Pushing for open data that makes a difference, Sunlight Foundation publishes tactical guide
September 19, 2017
A lot of cities publish data, but not in ways that matter to the people, the group says.
Using a solution from IBM and ConnectEDU, Montana is using big data to inform statewide policy decisions to help better prepare students for the working world by ensuring the schools are properly preparing them for high-paying and in-demand jobs.
Across the border in Canada, teachers can make drastically more than they do in the United States, with salaries eclipsing six figures for the highest paid.
A downside, though, has developed: With such lucrative jobs waiting, students rushed to enter the teaching field only to find the supply outweighed the demand, creating a surplus of unemployed teachers.
It’s situations like this that Montana’s Office of Public Instruction is looking to avoid.
Leveraging a solution from IBM and ConnectEDU, Montana is using big data to inform statewide policy decisions to help better prepare students for the working world by ensuring the schools are properly preparing them for high-paying and in-demand jobs.
“We want to be able to give students better information about the lifestyle that comes with some of the careers and give them a clearer path on what is needed to achieve that,” said Madalyn Quinlan, chief of staff for Montana’s Office of Public Instruction, in an interview with StateScoop. “It will also help the state’s school system make sure it's offering the courses the students need to be successful both in the workforce and with any postsecondary education they pursue.”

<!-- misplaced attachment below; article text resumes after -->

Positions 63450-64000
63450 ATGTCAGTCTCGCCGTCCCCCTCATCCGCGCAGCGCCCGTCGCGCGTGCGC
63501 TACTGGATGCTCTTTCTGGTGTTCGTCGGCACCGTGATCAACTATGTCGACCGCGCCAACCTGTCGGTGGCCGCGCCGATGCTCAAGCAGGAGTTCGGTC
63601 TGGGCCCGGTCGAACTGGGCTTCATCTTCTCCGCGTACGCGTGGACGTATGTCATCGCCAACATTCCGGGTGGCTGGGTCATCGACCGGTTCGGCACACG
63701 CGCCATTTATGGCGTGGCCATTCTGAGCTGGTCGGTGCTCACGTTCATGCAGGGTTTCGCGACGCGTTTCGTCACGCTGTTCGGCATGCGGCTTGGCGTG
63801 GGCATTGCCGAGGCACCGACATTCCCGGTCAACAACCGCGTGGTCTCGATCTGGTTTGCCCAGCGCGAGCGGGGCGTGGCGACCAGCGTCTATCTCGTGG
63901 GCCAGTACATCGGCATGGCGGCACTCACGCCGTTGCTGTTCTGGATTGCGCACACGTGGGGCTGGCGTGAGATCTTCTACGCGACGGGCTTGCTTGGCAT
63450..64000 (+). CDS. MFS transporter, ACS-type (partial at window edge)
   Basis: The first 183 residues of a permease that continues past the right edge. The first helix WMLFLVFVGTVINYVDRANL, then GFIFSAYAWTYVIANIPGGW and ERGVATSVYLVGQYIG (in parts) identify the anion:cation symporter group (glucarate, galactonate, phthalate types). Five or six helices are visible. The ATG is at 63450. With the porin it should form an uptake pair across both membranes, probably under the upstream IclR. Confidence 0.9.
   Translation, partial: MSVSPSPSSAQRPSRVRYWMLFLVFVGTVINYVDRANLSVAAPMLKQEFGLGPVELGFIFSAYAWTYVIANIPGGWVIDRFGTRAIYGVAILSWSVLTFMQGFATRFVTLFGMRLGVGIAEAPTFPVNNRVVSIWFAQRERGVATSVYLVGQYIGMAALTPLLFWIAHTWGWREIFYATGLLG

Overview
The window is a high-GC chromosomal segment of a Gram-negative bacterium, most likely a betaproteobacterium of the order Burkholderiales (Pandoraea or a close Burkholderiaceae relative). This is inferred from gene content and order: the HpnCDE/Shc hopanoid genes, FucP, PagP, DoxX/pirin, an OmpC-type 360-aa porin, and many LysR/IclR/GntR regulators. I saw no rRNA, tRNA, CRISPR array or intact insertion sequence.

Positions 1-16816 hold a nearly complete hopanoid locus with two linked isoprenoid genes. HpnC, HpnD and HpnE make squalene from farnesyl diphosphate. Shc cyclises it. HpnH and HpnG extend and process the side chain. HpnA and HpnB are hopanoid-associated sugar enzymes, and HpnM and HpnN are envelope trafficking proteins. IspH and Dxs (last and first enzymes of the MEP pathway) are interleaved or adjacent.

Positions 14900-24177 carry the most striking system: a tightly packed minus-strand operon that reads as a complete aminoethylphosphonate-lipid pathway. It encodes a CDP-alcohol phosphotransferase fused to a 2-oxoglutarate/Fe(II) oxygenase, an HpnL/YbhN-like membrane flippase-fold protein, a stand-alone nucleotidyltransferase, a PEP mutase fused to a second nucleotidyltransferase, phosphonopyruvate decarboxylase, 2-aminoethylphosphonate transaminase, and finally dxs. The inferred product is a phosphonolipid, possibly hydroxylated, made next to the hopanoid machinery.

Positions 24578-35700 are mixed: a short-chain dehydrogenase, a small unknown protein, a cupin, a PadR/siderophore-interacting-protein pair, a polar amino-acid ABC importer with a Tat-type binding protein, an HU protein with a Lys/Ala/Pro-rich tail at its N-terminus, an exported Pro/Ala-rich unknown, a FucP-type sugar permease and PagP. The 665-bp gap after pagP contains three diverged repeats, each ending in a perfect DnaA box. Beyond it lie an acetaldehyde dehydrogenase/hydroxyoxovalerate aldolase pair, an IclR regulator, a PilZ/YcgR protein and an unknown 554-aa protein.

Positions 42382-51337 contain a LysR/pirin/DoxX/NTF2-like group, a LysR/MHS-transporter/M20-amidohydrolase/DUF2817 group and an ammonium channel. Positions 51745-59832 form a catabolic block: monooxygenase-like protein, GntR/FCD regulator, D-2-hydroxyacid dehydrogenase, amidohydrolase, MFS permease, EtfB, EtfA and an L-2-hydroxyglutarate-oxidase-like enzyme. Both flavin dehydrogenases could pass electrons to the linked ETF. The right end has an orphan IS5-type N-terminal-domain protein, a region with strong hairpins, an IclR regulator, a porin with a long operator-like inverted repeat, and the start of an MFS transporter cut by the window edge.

The solution gives school districts electronic transcripts for students that they can adopt on a voluntary basis. The transcript information is stored in a statewide data warehouse where educations and district and school administrators can access it to inform policy decisions, track student success, power personalized instruction and influence college and career outcomes.
It also supports transcript sharing between school districts and universities across the state.
Although this process will be voluntary for all school districts, OPI hopes that providing transcripts for free to all interested Montana students to the Montana University System will be incentive to provide this information while enhancing the state’s ability to assess college and career readiness.
“We want to harness data in a way that will improve the learning experience and provide better outcomes for students,” said Mike King, IBM’s vice president of global education, told StateScoop. “This will hopefully create a pathway that allow students to increase their chances of being employed and to spur sustained economic vitality that can prosper for decades.”
King also pointed out that with the ever-increase cost of higher education and the fortune students must repay in student loans, it's incredibly beneficial to have more information on potential careers and to ensure they are taking the steps they need to be prepared.
Evan Nisonson, CEO of ConnectEDU, said the initiative will help students and education officials to better understand what the true reality of the education system and the job market is, allowing for them to correct misalignments for the betterment of all parties involved.
“Data has helped us look at the world very different by quantifying the different assumptions that exist,” Nisonson said. “Having the tools we have today can help students better explore different avenues for their future and create more purpose behind what they do.”